The Mexican state, its various drug trafficking organizations, and its citizenry maintain contrasting demands that cannot be satisfied because they would clash with each other’s interests in power and resolutions. The Mexican government remains desperate for the social stability that will draw attention away from their authoritarian and repressive rule; various Mexican cartels desire cooperation from state officials and governmental non-interference in their drug trafficking; and most importantly, the Mexican people demand their right to citizen security, jeopardized by this intrastate conflict, be protected or allowed to be safeguarded by their non-state initiatives. Challenging these narco-networks, militantly, has produced an intolerable amount of collateral damage. This has proven the need for an alternative that does not threaten the security of its citizens who are already having their safety under siege by institutional inefficiency and organized crime’s impunity. Before Mexico became heavily monitored by its northern regional neighbor, the cooperation between drug trafficking organizations and elected government officials had facilitated lower levels of violence due to an illicit pact that would now destroy the bit of legitimacy the current Mexican presidential administration continues to preserve. The arrests of high-level profiled drug traffickers in Mexico has only increased levels of social violence and produced power vacuums that allow the creation of more splinter groups to challenge the government’s capability of suppressing sources of drug trafficking. The narco-political complex continues to unfold as a violent confrontation between these two opposing forces intensifies in the persistent absence of a non-violent mediation process that requires financial and political sacrifices. Moreover, it unravels before the state apparatus that rules in the authoritarian and corrupt manner incapable of reducing the murder rate in Mexico and without secretly communicating with organized crime.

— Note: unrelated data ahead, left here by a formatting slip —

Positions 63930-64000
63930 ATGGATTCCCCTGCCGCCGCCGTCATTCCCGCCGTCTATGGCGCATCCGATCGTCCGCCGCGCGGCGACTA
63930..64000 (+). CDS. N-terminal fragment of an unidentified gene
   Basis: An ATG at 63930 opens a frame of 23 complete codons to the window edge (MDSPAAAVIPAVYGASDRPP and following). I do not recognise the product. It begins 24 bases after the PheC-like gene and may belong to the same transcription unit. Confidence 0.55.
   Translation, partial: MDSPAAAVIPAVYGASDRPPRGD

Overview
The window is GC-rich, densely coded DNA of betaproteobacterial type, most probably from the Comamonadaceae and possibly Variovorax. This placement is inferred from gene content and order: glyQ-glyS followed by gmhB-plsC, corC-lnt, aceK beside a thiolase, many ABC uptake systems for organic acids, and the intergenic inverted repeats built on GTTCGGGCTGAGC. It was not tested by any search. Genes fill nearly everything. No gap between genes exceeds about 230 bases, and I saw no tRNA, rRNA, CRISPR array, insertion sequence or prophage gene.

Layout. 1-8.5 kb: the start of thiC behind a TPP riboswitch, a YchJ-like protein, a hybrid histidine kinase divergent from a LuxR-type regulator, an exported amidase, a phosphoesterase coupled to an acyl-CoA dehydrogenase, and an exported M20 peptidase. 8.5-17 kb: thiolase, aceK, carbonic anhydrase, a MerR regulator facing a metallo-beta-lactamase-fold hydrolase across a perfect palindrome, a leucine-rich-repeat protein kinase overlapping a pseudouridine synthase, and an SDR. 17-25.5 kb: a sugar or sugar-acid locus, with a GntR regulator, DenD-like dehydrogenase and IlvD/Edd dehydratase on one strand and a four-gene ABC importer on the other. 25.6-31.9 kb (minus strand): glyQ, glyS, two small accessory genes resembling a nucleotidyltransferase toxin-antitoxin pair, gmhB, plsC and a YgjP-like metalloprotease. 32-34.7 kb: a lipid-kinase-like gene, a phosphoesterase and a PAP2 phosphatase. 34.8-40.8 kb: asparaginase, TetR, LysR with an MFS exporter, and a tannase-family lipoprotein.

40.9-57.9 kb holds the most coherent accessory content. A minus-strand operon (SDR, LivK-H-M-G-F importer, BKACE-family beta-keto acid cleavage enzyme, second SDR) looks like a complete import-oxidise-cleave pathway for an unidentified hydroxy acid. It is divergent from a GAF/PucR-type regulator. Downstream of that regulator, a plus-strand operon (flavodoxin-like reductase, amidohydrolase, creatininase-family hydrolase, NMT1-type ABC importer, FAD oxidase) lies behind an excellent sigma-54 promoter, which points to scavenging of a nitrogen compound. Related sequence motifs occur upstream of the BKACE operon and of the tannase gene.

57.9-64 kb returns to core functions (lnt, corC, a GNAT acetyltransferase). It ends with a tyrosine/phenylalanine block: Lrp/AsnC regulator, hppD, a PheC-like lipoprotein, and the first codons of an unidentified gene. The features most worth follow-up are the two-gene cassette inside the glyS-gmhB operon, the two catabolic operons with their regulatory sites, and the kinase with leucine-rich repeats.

In this thesis, I elucidate how the evolving relationship between the Mexican government and the cartels ended up expanding the power of the latter as the Mexican state and its institutional efforts to address the expansion of organized crime were losing credibility. In my analysis of this history and the current state of affairs, I argue that they key obstacles to the launching of the peace negotiations is the degree of institutional corruption prolonging drug trafficking operations and the different cartels that are being fractionalized into splinter groups. This analysis is determined to provide an explanation as to why peace talks are now seemingly impossible between this national government and drug trafficking organizations and describe how the political corruption harnessed by the long standing rule of the PRI and the twelve year rule of the Partido Acción Nacional (PAN) created the obstacles its weakening state capacity is unable to overcome.

The complete version of my senior thesis can be viewed with the following link (comments appreciated):

https://docs.google.com/document/d/1Y0RnphoIDVLGXub42Z7Fpm6WffPD48KMDagSylwzuPk/edit?usp=sharing

Author: hastalavictoriablog

Contact: Chrislopez2012@gmail.com Lopezone23@berkeley.edu